“Christ, who is the truth, came among us on a mission of testifying to the truth. Our call is to belong to him and listen to his voice.”
Listening for Christ’s voice has become increasingly difficult amid a “cacophony of other voices clamoring for our attention at all times,” the archbishop wrote, especially in a world “awash in deceptions of all kinds.”
As secular media — and even some media outlets claiming to be Catholic — promote falsehoods, sin and division, it’s critically important for Catholics to discern truth in what they read, hear and consume, he said.
“Never have the words of St. Paul been more urgent: ‘Test everything; retain what is good. Refrain from every kind of evil’ (1 Thessalonians 15:21-22),” he wrote. “Especially in our use of digital media, we who are disciples of Jesus must approach what we see, hear, and read with discerning minds and hearts.”
Catholics can discern such messages by watching for several “warning signs,” the archbishop said.
The most important warning sign, he noted, is “any proposition out of harmony with the teachings of Christ and his church,” no matter who asserts it.
“A simple way to test the claims of those who present questionable teachings is to consult the Catechism of the Catholic Church, which Pope St. John Paul II described as a ‘sure norm’ for teaching the Catholic faith,” Vigneron said. “The truths of the faith are not subject to revision. These truths draw us into closer union with God, whereas falsehood leads us away from him.”
A second warning sign involves messages and communications containing unsubstantiated claims or allegations, he said. This often involves political or ideological messages, he said, in which the speaker seeks to gain an audience or demonize one’s opponents without regard to the truth.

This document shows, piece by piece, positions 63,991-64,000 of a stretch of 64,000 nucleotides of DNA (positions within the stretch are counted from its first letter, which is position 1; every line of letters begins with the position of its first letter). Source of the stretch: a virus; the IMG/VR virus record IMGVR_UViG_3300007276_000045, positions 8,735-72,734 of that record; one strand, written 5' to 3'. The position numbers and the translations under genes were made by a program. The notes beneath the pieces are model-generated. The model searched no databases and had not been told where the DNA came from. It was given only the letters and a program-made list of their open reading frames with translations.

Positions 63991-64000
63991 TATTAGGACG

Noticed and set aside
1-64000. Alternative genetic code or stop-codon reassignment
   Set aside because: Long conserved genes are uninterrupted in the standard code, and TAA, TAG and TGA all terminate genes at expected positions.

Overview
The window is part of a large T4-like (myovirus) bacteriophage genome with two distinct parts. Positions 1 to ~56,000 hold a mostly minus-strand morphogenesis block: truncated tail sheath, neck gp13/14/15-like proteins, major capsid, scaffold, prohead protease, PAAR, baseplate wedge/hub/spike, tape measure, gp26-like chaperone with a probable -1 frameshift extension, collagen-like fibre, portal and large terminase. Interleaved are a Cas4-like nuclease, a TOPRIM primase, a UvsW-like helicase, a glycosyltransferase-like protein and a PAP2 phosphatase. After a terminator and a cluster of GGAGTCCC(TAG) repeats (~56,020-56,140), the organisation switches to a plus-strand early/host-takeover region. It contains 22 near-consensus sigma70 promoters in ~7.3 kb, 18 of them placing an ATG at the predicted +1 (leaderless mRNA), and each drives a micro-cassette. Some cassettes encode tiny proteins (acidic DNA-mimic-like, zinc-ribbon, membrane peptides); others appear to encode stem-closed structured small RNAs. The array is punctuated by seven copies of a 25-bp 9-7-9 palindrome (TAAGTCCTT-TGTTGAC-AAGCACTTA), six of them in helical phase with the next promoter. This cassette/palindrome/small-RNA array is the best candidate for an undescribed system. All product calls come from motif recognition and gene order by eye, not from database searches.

A third such sign is the manipulation of facts in a way that seeks to deceive, harm or downplay truth. A fourth is personal, “ad hominem” attacks, the archbishop said. “Charity must always animate our public communication,” he said.
A fifth “warning sign,” the archbishop said, is a spirit that favors division over unity.
While the pursuit of truth will often necessitate disagreement — especially when the truths of faith are called into question — Christ always calls his church to unity and seeks to win over sinners, he said.
The archbishop noted that the words “communion” and “communication” share the same root — both referring to “the bonds that unite us as people and as members of the body of Christ.”
“We who are called to fidelity to the new covenant in Christ Jesus must live as the ‘salt of the earth’ and the ‘light of the world’ (Matthew 5:13-14),” he said. “Just as the light of Christ ‘shines in the darkness, and the darkness has not overcome it’ (John 1:5), so Christ’s light shining in and through us can scatter the darkness of lies, deceptions, hatred and division.”
Stechschulte is editor-in-chief of Detroit Catholic, the news outlet of the Archdiocese of Detroit.